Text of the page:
The Guide on Buying a Used Bike Online for First Time Triathletes

The Guide on Buying a Used Bike Online for First Time Triathletes

DISCLAIMER:  Some Hardcore triathletes and professionals may not like this advice I am about to give.  This article is intended for those about to or just entered the world of triathlons.  They probably don’t own a triathlon bike or road bike, and they don’t need to buy that $2000+ bike…yet.

The two most common reasons people hesitate signing up for a triathlon are you don’t know how to swim or you don’t have a bike.  We are going to focus on the latter, because buying a bike can be stressful.  You can spend hours constantly questioning whether or not the bike is worth it, and you don’t even know what to look for in a bike.  I am going to focus buying online, because the local bike shop could be intimating and is too expensive for new triathletes.  While there are several places you can buy a bike online, this article will focus on the two most popular, Craigslist and Ebay.  There are pros and cons to both, which we will go over.

If you don’t own a bike and you have never done a triathlon, I suggest first trying to borrow a bike, any bike…as long as it fits.  If the race is a sprint distance, then I would even consider borrowing your friend’s mountain bike.  This is not ideal, but would be acceptable for a race or two.  Trust me, you will not be the only one out there on a non-road or non-triathlon bike.  You will find out if you like the experience or not before investing in a bike.  Anything over a sprint distance tri, I suggest using a road bike or a triathlon bike.  If you have decided it is time to buy your first bike.  Definitely buy a used bike, unless you really have the money.  The value of bike drops significantly after the sale, and used bike prices are pretty steady (it will be less of a financial hit if you choose to sell it 6 months later).  I would also consider a road bike vs a triathlon bike as your first bike for the following reasons:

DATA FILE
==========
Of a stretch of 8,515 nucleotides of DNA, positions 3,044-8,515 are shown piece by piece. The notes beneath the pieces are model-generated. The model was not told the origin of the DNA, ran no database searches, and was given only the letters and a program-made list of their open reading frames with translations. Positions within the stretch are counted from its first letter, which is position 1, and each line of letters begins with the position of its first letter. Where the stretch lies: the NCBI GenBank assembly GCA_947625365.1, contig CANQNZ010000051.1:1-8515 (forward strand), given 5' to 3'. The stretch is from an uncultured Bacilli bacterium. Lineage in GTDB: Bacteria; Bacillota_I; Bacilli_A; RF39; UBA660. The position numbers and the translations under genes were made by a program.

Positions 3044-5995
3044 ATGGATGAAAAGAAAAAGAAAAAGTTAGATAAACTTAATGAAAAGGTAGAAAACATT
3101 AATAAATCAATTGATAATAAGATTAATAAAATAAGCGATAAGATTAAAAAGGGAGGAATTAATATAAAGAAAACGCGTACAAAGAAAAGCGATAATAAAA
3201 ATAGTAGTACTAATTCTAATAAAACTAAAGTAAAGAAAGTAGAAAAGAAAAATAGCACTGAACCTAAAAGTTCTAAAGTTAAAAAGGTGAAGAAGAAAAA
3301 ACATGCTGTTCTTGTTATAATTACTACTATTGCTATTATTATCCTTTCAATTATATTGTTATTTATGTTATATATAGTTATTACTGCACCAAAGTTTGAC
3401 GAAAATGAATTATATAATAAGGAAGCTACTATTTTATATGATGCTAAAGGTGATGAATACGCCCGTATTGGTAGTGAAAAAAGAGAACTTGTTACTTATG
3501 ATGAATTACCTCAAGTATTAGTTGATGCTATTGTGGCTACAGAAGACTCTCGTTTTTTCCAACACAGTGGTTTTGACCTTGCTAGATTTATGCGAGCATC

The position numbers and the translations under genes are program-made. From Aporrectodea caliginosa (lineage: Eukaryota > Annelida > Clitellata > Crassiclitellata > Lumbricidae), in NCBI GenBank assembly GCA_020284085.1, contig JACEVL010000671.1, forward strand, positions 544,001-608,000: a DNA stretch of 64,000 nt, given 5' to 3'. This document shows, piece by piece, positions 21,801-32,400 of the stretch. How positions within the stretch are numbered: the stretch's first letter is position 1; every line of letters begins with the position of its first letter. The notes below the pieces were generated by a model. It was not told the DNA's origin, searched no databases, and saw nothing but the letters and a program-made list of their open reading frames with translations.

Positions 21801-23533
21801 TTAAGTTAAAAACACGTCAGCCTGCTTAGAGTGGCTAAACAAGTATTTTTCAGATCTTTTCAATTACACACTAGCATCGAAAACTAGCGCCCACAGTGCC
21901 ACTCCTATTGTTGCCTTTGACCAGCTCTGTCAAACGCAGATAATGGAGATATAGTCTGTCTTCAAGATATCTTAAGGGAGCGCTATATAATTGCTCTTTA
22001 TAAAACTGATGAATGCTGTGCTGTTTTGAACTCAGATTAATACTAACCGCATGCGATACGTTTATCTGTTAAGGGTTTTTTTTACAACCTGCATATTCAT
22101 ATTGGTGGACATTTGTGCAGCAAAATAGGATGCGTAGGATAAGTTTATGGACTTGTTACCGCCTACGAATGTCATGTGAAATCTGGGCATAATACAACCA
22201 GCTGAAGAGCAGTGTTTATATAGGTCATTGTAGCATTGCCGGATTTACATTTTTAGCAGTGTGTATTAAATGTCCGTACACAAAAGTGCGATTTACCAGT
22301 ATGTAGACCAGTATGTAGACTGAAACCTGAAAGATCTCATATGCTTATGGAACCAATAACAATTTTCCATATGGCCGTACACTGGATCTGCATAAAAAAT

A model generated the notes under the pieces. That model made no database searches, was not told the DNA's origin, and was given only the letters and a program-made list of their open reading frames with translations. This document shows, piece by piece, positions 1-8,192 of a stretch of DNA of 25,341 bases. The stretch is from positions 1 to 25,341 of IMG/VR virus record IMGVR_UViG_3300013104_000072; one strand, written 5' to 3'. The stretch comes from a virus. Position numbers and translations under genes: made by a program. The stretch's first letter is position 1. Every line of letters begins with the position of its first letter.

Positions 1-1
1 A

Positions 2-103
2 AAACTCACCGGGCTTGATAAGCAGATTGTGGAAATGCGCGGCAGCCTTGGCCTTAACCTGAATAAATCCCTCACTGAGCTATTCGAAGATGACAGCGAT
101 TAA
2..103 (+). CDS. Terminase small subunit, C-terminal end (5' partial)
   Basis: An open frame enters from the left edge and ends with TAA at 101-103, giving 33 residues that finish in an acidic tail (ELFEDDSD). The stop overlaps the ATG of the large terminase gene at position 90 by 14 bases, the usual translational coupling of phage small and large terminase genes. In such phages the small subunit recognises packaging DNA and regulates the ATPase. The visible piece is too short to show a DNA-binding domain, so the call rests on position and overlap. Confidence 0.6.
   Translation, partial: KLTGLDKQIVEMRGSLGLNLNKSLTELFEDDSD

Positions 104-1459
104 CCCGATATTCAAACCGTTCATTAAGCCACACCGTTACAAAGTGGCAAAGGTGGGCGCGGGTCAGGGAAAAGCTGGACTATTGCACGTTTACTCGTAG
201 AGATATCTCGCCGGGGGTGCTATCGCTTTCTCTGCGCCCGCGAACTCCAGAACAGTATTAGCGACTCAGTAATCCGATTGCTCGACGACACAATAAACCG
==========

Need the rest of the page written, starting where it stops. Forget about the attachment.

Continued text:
• There are many more road bikes on the market which provides a better selection
  • Used road bike are generally cheaper
  • You don’t have to learn to ride in aero (on the “triathlon” handle bars)…yet
  • If you decide triathlons aren’t your thing, then it is better for charity rides or other group rides to use a road bike, because your hands are closer to the brake
  • You can always add clip-ons (aero handle bars)
  • Road bikes are generally better at climbing (riding in the hills/mountains), and handle better

I borrowed a friend’s road bike that was too big for my first two sprint triathlons.  Then I bought my first road bike for the next several. I am not saying, DO NOT buy a Triathlon specific bike, but you are making a commitment to triathlons when you purchase one. Below are the factors to look for in searching a bike road or a tri (in order of importance).

  1. The Bike Size
  2. The Bike’s Condition
  3. The Components

DISCLAIMER. I partially failed on number 1 for my first bike.  See Squeaky below:

After Aerobars….if you want to call them that.
My first race on my first bike. It was a half Ironman relay